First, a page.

To describe the long-term changes in shooting technique in relation to competition performances in elite air-rifle shooters.
Seventeen elite shooters completed simulated air-rifle shooting-competition series in 3 consecutive seasons, participating on 15 ± 7 testing occasions. Shooting score and aiming-point-trajectory variables were obtained with an optoelectronic shooting device, and postural-balance variables were measured with force platform. Shooters’ competition results were collected from all international and national competitions during the 3-y period.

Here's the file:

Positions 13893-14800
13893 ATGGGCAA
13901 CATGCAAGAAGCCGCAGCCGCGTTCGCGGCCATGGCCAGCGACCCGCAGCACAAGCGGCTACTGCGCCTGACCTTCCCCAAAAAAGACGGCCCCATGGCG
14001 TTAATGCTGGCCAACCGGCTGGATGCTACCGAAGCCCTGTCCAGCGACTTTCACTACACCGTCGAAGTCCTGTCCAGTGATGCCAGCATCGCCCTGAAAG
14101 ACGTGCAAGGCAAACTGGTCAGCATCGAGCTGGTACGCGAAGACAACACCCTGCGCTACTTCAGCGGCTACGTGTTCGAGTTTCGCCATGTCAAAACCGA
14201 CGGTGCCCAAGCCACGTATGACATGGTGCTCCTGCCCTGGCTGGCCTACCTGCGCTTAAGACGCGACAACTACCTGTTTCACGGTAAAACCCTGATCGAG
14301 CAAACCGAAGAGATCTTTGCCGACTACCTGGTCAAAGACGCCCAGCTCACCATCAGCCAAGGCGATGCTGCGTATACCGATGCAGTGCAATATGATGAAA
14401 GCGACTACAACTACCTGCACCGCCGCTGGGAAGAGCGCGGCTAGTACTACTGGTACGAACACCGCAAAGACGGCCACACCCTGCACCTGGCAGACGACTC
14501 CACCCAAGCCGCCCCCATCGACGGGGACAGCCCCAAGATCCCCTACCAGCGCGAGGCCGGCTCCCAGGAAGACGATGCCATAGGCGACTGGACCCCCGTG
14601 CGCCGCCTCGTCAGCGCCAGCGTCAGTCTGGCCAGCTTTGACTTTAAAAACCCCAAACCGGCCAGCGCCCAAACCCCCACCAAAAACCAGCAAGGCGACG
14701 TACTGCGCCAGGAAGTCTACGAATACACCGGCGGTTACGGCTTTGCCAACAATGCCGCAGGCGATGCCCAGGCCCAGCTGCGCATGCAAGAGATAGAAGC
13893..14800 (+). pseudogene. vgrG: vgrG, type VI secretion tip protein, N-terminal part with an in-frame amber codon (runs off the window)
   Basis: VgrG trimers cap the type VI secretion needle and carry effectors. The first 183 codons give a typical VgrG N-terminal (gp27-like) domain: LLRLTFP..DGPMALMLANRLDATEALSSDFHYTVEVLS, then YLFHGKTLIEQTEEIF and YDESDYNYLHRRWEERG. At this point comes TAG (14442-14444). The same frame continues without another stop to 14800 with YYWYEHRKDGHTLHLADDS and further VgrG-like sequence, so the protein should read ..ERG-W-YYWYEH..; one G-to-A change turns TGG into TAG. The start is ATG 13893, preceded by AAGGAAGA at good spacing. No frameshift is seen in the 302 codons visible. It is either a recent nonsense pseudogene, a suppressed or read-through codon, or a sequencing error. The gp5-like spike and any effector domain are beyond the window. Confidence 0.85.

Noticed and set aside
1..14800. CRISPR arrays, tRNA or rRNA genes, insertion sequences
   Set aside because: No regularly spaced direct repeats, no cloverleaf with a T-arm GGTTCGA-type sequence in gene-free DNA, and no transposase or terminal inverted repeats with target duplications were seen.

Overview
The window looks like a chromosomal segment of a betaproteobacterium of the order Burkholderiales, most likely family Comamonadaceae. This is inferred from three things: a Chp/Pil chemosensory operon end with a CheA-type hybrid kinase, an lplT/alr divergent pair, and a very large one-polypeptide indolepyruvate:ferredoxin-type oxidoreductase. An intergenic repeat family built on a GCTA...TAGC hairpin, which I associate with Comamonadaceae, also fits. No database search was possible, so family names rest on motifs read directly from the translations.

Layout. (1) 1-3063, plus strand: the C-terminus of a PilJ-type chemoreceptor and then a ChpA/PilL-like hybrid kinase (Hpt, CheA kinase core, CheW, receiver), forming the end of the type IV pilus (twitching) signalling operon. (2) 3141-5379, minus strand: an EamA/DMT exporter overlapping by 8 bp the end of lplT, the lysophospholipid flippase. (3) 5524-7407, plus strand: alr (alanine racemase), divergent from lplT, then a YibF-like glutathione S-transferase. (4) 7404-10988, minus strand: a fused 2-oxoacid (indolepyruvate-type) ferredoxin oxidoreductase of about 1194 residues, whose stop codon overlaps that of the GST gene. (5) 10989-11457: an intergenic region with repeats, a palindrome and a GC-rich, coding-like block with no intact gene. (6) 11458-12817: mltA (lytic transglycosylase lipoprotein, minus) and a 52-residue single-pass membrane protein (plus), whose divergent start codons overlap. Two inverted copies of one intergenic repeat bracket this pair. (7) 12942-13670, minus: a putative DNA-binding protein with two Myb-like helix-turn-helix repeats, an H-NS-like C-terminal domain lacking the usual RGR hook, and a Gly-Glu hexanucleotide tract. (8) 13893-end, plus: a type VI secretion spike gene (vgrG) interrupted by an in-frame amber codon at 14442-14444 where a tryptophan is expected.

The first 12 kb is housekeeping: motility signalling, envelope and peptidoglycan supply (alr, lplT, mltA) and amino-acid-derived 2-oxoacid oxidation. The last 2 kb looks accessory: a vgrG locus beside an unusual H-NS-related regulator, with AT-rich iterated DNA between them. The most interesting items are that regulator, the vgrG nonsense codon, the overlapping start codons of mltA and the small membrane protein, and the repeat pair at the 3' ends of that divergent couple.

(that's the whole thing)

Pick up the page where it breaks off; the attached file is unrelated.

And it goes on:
Mean test score, stability of hold, aiming accuracy, cleanness of triggering, and postural balance improved during the 3-y period (ANOVA, time, P < .05−.01). Seasonal mean test results in stability of hold (R = −.70, P = .000) and cleanness of triggering (R = −.75, P = .000) were related to competition performances. Changes in stability of hold (R = −.61, P = .000) and cleanness of triggering (R = −.39, P = .022) were also related to the changes in competition performances. Postural balance in shooting direction was more related to cleanness of triggering (R = .57, P = .000), whereas balance in cross-shooting direction was more related to stability of hold (R = .70, P = .000).
The shooting-technique testing used in the current study seems to be a valid and useful tool for long-term performance assessment. Stability of hold, cleanness of triggering, and postural balance can be further developed even at the elite level, resulting in improved competition performances.